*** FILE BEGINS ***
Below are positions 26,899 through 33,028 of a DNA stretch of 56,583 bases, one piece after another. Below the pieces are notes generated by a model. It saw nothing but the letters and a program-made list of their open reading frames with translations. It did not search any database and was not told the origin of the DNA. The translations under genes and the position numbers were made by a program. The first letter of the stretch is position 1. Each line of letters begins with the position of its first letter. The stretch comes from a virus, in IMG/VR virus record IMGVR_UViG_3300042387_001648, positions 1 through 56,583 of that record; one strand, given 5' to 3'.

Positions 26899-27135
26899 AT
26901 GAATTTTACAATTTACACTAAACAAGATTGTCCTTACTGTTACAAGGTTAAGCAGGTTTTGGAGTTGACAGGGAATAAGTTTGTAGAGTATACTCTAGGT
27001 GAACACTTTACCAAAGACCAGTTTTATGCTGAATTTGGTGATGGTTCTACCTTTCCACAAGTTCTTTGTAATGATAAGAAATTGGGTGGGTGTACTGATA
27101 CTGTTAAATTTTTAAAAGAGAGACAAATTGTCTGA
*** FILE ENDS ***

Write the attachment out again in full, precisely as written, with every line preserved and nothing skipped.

Below are positions 26,899 through 33,028 of a DNA stretch of 56,583 bases, one piece after another. Below the pieces are notes generated by a model. It saw nothing but the letters and a program-made list of their open reading frames with translations. It did not search any database and was not told the origin of the DNA. The translations under genes and the position numbers were made by a program. The first letter of the stretch is position 1. Each line of letters begins with the position of its first letter. The stretch comes from a virus, in IMG/VR virus record IMGVR_UViG_3300042387_001648, positions 1 through 56,583 of that record; one strand, given 5' to 3'.

Positions 26899-27135
26899 AT
26901 GAATTTTACAATTTACACTAAACAAGATTGTCCTTACTGTTACAAGGTTAAGCAGGTTTTGGAGTTGACAGGGAATAAGTTTGTAGAGTATACTCTAGGT
27001 GAACACTTTACCAAAGACCAGTTTTATGCTGAATTTGGTGATGGTTCTACCTTTCCACAAGTTCTTTGTAATGATAAGAAATTGGGTGGGTGTACTGATA
27101 CTGTTAAATTTTTAAAAGAGAGACAAATTGTCTGA